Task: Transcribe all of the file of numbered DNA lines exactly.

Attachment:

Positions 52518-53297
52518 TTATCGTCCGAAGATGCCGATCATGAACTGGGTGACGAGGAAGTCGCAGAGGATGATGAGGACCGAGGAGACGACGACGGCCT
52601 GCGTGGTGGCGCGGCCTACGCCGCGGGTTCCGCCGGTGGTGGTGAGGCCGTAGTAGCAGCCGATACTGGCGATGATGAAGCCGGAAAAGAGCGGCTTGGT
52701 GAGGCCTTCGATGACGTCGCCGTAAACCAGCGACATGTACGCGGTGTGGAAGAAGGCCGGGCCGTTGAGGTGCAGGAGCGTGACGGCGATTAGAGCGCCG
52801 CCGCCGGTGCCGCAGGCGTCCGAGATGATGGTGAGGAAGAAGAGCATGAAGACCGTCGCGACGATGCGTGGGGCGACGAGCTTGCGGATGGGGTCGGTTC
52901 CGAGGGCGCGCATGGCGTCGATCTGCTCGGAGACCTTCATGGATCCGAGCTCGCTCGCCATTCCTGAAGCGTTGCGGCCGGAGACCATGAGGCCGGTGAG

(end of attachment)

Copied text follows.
Positions 52518-53297
52518 TTATCGTCCGAAGATGCCGATCATGAACTGGGTGACGAGGAAGTCGCAGAGGATGATGAGGACCGAGGAGACGACGACGGCCT
52601 GCGTGGTGGCGCGGCCTACGCCGCGGGTTCCGCCGGTGGTGGTGAGGCCGTAGTAGCAGCCGATACTGGCGATGATGAAGCCGGAAAAGAGCGGCTTGGT
52701 GAGGCCTTCGATGACGTCGCCGTAAACCAGCGACATGTACGCGGTGTGGAAGAAGGCCGGGCCGTTGAGGTGCAGGAGCGTGACGGCGATTAGAGCGCCG
52801 CCGCCGGTGCCGCAGGCGTCCGAGATGATGGTGAGGAAGAAGAGCATGAAGACCGTCGCGACGATGCGTGGGGCGACGAGCTTGCGGATGGGGTCGGTTC
52901 CGAGGGCGCGCATGGCGTCGATCTGCTCGGAGACCTTCATGGATCCGAGCTCGCTCGCCATTCCTGAAGCGTTGCGGCCGGAGACCATGAGGCCGGTGAG